To transfer the effect of VDOM manipulations onto the real DOM, we take the snapshot of our VDOM tree before each manipulation and compare it to the VDOM tree after the manipulation. This gives us the VDOM tree difference. We can serialize this difference into a data structure that can be exchanged between WebAssembly and the page JavaScript. In the page JavaScript, we use a small piece of code to deserialize the difference and apply it to the actual DOM tree.

Declarative VDOM

We do not need to use low-level VDOM manipulations, like adding a child node here, or manually changing an attribute there. VDOM can be produced declaratively from the application state and there is a clever way to avoid re-rendering the whole VDOM tree at each modification. This uses so-called components, parts of a VDOM tree that only depend on the input data. The component's VDOM tree can be skipped in the difference calculation algorithm altogether if the components input data has not been modified. This approach is similar to what is used in React. React is a JavaScript framework that popularized VDOM.

Example of a component:

:- vdom_component_register(hello, render_hello).

render_hello(Name, _, VDom):-
  VDom = div([], [
    'Hello ', Name

and its usage in elsewhere of the application:

div([], [
  hello([data='World'], [])

DOM events

DOM events are implemented by using a piece of JavaScript glue code and event delegation. The event handlers are added to the document.body element. Whenever an event is caught, a Prolog-side predicate is called. The target element's id attribute is passed to the predicate. The predicate will modify the application state, render a new VDOM tree and calculate the difference from the previous VDOM tree. This difference is automatically applied by the JavaScript-side event handling code.

Example of a click event handler:

event_click(Id, Diff, true):-
  atom_concat('task-', _, Id), !,

WebAssembly bridge

Communication between JavaScript and SWI-Prolog is initiated from the JavaScript side. SWI-Prolog has the Foreign Language Interface (FLI) that is meant for embedding. FLI assumes that C or C++ is used for calling it. We use the cwrap interface, provided by Emscripten, to call the FLI functions.

Prolog Virtual-DOM


I created a small ToDo application. The app can be viewed from here. The difference terms can be seen using by opening the browser's developer console. The demo should work with the latest versions of all major browsers (Chrome, Firefox, Edge and Safari).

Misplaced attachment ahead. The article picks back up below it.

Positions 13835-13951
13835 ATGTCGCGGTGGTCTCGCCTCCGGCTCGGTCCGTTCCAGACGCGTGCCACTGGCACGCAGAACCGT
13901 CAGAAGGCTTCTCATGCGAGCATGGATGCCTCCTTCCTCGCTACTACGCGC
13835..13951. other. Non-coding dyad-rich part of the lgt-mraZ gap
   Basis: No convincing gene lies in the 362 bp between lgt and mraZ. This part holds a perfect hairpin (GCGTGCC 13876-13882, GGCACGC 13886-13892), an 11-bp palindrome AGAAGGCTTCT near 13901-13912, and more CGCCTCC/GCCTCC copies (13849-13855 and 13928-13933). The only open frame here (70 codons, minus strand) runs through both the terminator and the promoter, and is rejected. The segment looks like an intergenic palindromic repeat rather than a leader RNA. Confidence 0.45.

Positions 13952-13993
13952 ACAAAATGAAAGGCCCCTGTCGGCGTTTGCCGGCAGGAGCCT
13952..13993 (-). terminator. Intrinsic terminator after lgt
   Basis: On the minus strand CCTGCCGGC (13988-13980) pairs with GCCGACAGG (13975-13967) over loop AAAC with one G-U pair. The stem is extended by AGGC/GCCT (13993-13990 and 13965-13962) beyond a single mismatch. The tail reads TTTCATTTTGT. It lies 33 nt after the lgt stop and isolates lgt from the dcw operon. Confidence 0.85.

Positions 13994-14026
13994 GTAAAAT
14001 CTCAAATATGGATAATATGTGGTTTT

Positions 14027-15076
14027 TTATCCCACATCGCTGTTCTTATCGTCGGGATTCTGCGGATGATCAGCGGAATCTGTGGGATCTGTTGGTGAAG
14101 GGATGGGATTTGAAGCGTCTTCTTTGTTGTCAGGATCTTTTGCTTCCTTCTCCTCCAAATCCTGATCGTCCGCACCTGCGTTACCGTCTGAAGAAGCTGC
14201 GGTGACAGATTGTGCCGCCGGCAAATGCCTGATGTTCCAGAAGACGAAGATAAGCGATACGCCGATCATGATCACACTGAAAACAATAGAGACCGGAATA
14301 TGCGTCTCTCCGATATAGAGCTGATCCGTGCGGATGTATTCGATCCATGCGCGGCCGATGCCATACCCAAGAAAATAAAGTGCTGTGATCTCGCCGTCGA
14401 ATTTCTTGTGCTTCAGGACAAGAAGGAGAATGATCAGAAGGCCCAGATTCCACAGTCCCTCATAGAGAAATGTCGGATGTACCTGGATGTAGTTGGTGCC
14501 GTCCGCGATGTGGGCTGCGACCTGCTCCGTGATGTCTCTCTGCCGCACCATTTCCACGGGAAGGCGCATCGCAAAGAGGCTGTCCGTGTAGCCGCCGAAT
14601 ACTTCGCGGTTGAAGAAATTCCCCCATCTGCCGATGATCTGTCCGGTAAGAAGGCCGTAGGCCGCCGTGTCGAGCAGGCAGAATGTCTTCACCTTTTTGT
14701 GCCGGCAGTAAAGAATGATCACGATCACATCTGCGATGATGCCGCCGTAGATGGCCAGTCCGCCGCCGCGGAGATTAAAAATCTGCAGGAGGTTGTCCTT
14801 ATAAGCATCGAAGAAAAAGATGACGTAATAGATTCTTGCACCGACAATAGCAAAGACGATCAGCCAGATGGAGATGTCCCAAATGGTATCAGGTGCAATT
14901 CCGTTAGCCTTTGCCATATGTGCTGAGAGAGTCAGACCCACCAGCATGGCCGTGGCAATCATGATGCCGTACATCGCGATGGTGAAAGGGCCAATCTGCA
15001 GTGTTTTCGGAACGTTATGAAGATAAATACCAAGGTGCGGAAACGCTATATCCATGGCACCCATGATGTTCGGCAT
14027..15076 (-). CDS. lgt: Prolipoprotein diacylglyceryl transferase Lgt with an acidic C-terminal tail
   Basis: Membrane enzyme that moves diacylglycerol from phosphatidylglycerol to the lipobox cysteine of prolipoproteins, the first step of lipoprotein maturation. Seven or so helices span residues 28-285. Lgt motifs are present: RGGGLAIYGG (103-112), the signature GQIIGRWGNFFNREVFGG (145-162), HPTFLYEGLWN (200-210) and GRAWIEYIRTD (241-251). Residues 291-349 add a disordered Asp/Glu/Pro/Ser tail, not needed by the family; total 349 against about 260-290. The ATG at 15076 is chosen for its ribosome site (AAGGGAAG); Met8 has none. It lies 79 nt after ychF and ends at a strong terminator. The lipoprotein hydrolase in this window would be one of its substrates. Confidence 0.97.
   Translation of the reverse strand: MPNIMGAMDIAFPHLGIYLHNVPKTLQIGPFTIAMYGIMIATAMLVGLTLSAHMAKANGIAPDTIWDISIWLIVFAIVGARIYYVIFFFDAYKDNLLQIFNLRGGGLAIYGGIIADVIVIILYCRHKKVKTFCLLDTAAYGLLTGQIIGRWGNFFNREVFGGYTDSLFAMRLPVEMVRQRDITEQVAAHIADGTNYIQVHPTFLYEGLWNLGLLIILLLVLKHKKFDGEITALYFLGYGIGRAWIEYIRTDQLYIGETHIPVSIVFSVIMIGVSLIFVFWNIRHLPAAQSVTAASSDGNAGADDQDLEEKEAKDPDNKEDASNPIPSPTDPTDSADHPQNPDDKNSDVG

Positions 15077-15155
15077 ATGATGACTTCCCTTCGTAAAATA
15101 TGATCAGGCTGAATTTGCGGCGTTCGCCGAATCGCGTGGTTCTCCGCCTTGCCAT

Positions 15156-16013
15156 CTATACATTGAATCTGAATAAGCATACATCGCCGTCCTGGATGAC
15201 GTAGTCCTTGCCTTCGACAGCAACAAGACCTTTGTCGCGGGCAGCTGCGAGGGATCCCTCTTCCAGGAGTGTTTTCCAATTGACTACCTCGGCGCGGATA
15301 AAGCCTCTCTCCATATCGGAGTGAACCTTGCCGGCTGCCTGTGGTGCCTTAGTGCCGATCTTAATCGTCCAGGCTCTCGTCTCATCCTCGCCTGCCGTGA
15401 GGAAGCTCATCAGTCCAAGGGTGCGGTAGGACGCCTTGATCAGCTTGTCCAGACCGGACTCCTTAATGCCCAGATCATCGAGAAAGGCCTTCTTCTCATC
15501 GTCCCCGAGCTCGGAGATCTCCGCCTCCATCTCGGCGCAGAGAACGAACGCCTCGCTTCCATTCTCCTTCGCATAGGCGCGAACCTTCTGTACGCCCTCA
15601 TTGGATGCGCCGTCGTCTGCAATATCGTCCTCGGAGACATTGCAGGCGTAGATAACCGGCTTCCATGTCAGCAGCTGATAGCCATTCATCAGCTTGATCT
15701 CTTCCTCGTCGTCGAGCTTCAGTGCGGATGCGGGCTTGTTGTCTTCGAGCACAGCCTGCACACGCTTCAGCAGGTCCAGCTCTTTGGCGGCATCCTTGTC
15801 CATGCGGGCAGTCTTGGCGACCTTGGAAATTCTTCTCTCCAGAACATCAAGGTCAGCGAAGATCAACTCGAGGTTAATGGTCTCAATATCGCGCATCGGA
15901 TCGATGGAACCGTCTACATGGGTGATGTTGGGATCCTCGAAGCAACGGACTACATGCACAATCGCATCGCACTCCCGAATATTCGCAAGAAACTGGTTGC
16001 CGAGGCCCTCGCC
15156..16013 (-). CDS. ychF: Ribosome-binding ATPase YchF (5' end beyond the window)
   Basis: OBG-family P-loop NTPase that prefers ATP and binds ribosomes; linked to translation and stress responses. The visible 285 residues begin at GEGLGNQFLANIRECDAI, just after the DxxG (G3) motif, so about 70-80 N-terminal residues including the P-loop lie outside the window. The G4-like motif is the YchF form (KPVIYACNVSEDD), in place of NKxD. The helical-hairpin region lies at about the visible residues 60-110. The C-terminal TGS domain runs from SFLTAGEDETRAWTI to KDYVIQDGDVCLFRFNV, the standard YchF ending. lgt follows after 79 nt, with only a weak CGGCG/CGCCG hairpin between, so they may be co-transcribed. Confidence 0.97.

Prolog terms are a good fit for representing DOM elements. This representation was borrowed from the SWI-Prolog server-side HTML support package. The bigger issue is embedding loop-like constructs or general expressions. Some time ago I built a Prolog server-side templating language and I had to come up with my own expression language in there.

The biggest issue with WebAssembly is complexity. Here we have a 4-level language interface:

JavaScript <> WebAssembly <> C <> Prolog

Virtual DOM itself is relatively opaque to debugging. The diffing algorithm does 3 things in a single pass:

  • Calculate diff;
  • Produce full VDOM tree (as components are either rendered or reused);
  • Render components.

The algorithm is not very easy to follow step-by-step. This is made harder by the fact that the diff result is batched up and ran through the JavaScript side glue code that actually creates or modified the real DOM based on it.

There is also a practical issue of having to download a Prolog runtime. The compiled core is 1.3MB. The virtual file system file (VFS) containing the boot file and the standard library is 2MB. For a simple page this is quite a lot. Runtime and the VFS file can be effectively cached so that subsequent page visits are fast. Prepared WebAssembly bytecode can be cached by the browser (although Emscripten does not support it at the moment), making repeated visits faster again.

I'm quite exited that web browsers have come so far and finally provide opportunity (with a relative ease and performance) to run different languages without transpilation to JavaScript. I'm pretty amazed that my VDOM experiment worked despite all the complexity.